• Bearded seals ≥1 year of age are eating fewer (%FO) invertebrates (10 of 24 taxa).
  • Bearded seals have thicker blubber and females mature earlier now.

Divoky et al.

  • Black guillemot nestling diet affected by decadal loss of Arctic summer sea ice.
  • Arctic cod availability decreased with loss of sea ice and increased SST.
  • Guillemot nestling survival and condition decreased with loss of Arctic cod.
  • Adult guillemot overwinter survival showed no similar decadal temporal trend.
  • A decrease in arctic cod availability due to decreased ice extent and increasing SST has implications for the entire Arctic.

Lovvorn et al.

  • Four eider species that nest in the Arctic migrate through the Chukchi Sea.
  • The eiders' access to benthic prey is restricted to open water within sea ice.
  • Profitable prey densities occurred only in certain locations within the corridor.
  • Seasonal and interannual access to profitable feeding areas varies from 0 to 100%.
  • Eiders rely on having a range of profitable feeding areas along their migration route.

Kuletz et al.

  • Getis-Ord Gi* hotspot analysis was used to identify 40-km × 40-km cells with high relative abundance for seabirds and marine mammals.
  • Hotspots for seabirds, walrus, and gray whales occurred primarily in the Chukchi Sea.
  • Hotspots for bowhead whales and other pinnipeds (i.e., seals) occurred near Barrow Canyon and along the Beaufort Sea shelf and slope.
  • Hotspots for belugas occurred in both the Chukchi and Beaufort seas.
  • Seabirds and marine mammals shared 3 hotspots in summer and 1 in fall; the mouth of Barrow Canyon was shared both seasons.

Citta et al.

  • We define core-use areas for Bering-Chukchi-Beaufort population bowhead whales.
  • We summarize diving behavior, sea ice, and oceanographic data for each area.
  • Core-use areas are co-located with oceanographic fronts and stratified layers.
  • Seasonal movements relate to the timing of the ascent and descent of zooplankton.
  • Whales feed seasonally in all three seas (Bering, Chukchi, and Beaufort).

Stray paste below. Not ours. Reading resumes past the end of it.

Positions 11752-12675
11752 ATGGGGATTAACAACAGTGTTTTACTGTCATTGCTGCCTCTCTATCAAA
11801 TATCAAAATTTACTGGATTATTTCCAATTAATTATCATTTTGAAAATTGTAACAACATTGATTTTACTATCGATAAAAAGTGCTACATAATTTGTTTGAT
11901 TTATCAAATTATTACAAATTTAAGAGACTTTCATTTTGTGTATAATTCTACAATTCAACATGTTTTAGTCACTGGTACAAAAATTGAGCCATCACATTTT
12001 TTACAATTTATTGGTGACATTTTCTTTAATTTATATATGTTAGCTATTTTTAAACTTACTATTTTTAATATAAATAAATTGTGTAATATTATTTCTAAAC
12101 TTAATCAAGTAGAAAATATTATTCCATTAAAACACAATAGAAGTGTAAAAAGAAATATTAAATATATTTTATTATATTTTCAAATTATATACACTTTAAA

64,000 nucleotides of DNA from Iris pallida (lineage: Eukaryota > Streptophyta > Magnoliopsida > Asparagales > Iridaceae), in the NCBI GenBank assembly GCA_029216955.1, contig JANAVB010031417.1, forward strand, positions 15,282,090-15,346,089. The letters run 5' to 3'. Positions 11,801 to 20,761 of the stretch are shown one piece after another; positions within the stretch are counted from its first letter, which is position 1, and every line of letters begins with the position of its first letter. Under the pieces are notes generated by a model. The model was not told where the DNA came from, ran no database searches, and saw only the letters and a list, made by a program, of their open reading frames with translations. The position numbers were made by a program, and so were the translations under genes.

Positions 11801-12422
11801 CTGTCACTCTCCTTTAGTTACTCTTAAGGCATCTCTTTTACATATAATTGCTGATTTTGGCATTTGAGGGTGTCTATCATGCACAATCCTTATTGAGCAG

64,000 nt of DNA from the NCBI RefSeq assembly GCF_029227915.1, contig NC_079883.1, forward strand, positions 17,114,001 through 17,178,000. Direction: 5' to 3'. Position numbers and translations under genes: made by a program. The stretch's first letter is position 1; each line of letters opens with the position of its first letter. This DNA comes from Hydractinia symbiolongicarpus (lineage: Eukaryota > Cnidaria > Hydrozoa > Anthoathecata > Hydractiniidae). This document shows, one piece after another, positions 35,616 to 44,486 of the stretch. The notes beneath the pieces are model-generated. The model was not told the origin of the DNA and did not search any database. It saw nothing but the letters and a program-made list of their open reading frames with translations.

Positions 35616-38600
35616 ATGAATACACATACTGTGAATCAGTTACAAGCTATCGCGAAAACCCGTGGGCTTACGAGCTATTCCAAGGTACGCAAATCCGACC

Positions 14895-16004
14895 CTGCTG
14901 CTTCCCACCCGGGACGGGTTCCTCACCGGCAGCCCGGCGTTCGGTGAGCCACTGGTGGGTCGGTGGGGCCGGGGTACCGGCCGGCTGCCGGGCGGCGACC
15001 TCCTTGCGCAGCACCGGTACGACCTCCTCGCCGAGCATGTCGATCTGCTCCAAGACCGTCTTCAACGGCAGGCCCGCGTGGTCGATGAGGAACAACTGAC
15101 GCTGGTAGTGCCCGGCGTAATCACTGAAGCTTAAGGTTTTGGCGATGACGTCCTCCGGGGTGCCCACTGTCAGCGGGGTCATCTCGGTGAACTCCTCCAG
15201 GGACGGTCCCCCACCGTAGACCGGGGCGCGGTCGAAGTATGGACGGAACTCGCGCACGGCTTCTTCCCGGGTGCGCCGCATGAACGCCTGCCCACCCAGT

Clark et al.

  • Acoustic data: 6 groups, 20 recorders, 14 months, 2300 km, Bering to Beaufort seas.
  • Bowhead acoustics: dynamics of regional-seasonal occurrence-distribution.
  • Noise analysis: regional-seasonal mammal, ice, wind, human acoustic contributions.
  • Value: Initial large-scale synthesis of arctic marine acoustic environment.

MacIntyre et al.

  • Contemporary baseline of year-round distributions of vocalizing bearded seals.
  • Geographic variability in bearded seal call activity exists in Alaskan waters.
  • Bearded seal call activity was significantly correlated with sea ice conditions.
  • Reductions and variability in sea ice may negatively impact the behavioral ecology of bearded seals.

George et al.

  • Bowhead body condition is positively correlated with sea ice loss and wind-driven upwelling.
  • Average bowhead body condition increased over the period 1989 to 2011.
  • Bowhead population size is increasing rapidly and may be linked to increased ocean productivity.
  • No obvious negative effects from sea ice reduction on BCB bowheads detected to date.
  • Currently it's a "good time to be a bowhead" but their future is quite uncertain.

Harwood et al.

  • We summarize divergent trends in condition and/or production in five Beaufort Sea marine vertebrates.
  • Subadult bowhead whales and Arctic char have shown trends of increasing body condition.
  • Ringed seal, beluga, black guillemot chicks have shown a trend of declining condition, growth and/or production.
  • Continued research and monitoring are warranted at temporal and spatial scales relevant to the indicator species.
  • Important to use multi-species and multi-disciplinary approaches to identify and monitor ecosystem changes and causes.